“Peaceful” is not a word Gary Anandasangaree would use to describe Sri Lanka. It’s a country he fled at the age of 10 amid a decades-long civil war.
But while peace may not have been achieved on the island in the past 10 years, “there was some semblance of order in some places,” Anandasangaree said.
That all changed Sunday, when a sudden attack killed at least 290 people and injured hundreds more with a series of coordinated bomb blasts that rocked churches and hotels across the country. Many of the attacks, believed to be carried out by suicide bombers with a local Islamic group, targeted worshippers gathered to celebrate Easter Sunday, authorities said.
Today, Anandasangaree is a Scarborough-area Liberal MP in a city home to an estimated 250,000 people of Sri Lankan origin.
‘Come together, mourn together’
And on Monday, he was of several Canadians who organized vigils to pay tribute to those killed and to seek solace among those who have witnessed violence in their homeland before.
Edward Anura Ferdinand, president of the Sri Lanka Canada Association of Ottawa, said hundreds of Sri Lankans planned to gather in several cities to light candles, sing hymns and come to terms with the recent bombings. One such vigil unfolded Monday evening on Parliament Hill in Ottawa.
Anura Ferdinand said the horror of Sunday’s violence is compounded by the memories it revives, adding many Sri Lankan-Canadians are grappling not only with the latest events but memories of the bloody civil war that drove many of them out of the country in the first place.
“We are in the position of healing our wounds after a 30-year war,” he said in an interview. “There was a time when breaking news was a common thing, every now and then you would hear explosions. . . . There are so many bad memories that come to my head personally and so many of the other members when we heard about this.”
The Toronto vigil, held at 7 p.m. at the Malvern Methodist Church, was a chance “to bring everyone together,” he said. The place of worship overflowed with people, not unlike the churches in Sri Lanka on Easter — though this time, to remember the victims.
“It’s a way for us to really come together, mourn together, to start the long healing process together and also to support each other,” he said. Faith leaders — including a Catholic priest, a rabbi and an imam — also spoke at the ceremony.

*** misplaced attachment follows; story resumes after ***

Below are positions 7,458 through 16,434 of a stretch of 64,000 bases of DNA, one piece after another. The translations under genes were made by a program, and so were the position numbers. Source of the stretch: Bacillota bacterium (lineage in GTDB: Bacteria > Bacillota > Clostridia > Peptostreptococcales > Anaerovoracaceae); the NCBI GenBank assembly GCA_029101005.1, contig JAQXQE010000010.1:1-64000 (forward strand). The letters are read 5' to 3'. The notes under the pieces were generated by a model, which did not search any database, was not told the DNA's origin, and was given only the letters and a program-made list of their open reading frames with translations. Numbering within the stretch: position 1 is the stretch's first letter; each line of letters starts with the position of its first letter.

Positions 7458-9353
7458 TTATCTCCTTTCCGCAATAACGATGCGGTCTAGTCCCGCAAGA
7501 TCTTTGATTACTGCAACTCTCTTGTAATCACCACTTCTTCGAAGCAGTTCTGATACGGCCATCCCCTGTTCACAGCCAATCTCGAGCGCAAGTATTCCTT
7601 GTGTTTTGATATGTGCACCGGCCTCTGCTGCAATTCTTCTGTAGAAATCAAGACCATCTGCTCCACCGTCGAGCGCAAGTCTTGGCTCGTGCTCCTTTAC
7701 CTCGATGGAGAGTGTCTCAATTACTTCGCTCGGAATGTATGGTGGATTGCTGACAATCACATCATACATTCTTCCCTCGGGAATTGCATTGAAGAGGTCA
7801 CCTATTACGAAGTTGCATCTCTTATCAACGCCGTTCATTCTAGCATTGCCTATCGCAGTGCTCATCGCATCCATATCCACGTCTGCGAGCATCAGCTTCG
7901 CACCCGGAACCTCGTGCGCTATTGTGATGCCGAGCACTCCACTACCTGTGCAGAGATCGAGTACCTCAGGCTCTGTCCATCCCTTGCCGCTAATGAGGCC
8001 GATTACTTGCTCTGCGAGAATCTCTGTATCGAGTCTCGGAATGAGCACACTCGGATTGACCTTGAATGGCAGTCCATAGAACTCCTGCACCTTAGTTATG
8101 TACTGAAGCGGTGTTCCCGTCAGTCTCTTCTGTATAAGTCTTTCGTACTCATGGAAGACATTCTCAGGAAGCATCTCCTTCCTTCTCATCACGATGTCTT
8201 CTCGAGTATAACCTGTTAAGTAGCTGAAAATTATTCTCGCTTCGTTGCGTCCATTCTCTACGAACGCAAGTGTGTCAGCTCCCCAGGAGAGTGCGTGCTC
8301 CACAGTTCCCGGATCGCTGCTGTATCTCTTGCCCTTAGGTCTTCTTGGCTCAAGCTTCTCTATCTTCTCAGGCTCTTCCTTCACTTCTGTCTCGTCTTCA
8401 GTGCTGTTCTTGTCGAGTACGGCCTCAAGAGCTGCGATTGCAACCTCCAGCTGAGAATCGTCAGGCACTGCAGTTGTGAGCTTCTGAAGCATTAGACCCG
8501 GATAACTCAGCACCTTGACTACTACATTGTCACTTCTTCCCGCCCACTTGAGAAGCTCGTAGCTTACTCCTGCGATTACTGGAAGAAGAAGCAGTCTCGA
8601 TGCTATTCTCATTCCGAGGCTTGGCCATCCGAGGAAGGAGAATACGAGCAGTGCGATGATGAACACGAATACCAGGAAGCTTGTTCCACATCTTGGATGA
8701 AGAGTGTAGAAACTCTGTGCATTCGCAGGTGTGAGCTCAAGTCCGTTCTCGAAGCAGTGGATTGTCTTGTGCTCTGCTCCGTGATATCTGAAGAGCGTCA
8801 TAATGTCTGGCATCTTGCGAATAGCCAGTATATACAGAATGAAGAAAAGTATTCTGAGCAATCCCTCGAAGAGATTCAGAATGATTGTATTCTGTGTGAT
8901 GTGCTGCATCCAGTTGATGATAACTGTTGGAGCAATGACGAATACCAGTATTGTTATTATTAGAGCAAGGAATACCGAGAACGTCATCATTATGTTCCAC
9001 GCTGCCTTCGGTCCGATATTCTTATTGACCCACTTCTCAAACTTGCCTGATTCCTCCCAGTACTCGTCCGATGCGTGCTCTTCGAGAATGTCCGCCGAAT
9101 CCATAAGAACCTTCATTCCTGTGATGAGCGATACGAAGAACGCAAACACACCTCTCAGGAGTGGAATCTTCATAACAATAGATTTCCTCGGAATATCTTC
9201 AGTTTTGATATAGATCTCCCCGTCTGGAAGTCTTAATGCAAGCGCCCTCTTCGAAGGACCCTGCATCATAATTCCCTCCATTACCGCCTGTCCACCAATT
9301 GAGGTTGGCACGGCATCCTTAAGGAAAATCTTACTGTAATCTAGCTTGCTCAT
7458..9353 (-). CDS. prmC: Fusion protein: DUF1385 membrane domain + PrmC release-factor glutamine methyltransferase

“We have been sustained by other communities coming to us, particularly after the assault on Pittsburgh and we have tried to reach out to other communities when they have been in need,” Rabbi Debra Lansberg said.
“We are deeply saddened, all of us, in the city of Toronto,” Mayor John Tory said.
The Easter Sunday bombings, said Anandasangaree, are the latest religiously motivated terror attacks around the world. He called for Canadians of all faiths to denounce hate and intolerance.
The explosions — centred on the cities of Colombo, Negombo and Batticaloa — collapsed ceilings and blew out windows, killing worshippers and hotel guests in one scene after another of smoke, soot, blood, broken glass, screams and wailing alarms.
While no group has officially taken responsibility for the attacks, Sri Lankan Health Minister Rajitha Senaratne attributed the bombings to a group known as National Thowfeek Jamaath. Police said they have arrested 13 people in connection with the attacks.
‘We started panicking’
Toronto resident Princely Soundranayagam was among those who learned his family member was seriously injured. It was Sunday afternoon when he heard the news from a relative.
‘When we heard an attack at the Bedico church, that’s when we started panicking,” he said. His cousin had been severely injured and was unconscious in hospital.
“It’s really sad and it’s frustrating because there is no solution,” he said, adding he worries the Sri Lankan government will use the attack as justification to clamp down even further on freedoms.
During the civil war, which came to an end in 2009, a powerful rebel army known as the Tamil Tigers was crushed by the government. Meanwhile, critics say anti-Muslim bigotry has swept the island in recent years, fed by Buddhist nationalists, though the island also had no history of violent Muslim militants.
The country’s small Christian community has seen scattered incidents of harassment in recent years but nothing close to the scale of devastation seen Sunday.
Anandasangaree said Sunday’s attacks risk destabilizing a country that’s still struggling to establish a fragile peace, adding many of his fellow expatriates are anxious about its longer-term consequences for loved ones back home.
‘Situation remains volatile’
Officials with Global Affairs Canada have said no Canadians were among the 39 foreigners killed in the attacks, but stepped up travel advisories for anyone in or headed to the country.
“The situation remains volatile,” reads the advisory, which urges Canadians to exercise a high degree of caution.
Other attacks could occur throughout the country, the statement warns. Local authorities have declared a state of emergency and a curfew has been imposed. Access to some social media has also been temporarily blocked.
Global Affairs Spokesperson Amy Mills urged Canadians in Colombo, the nation’s capital, to limit their movements, avoid impacted areas, and take direction from local authorities.
In the hours after the attacks, some 200 Sri Lankan-Canadians attended a service at the Toronto Harvest Missionary Church in Scarborough, Ont., to pray for victims and their families.
This story originally appeared on CBC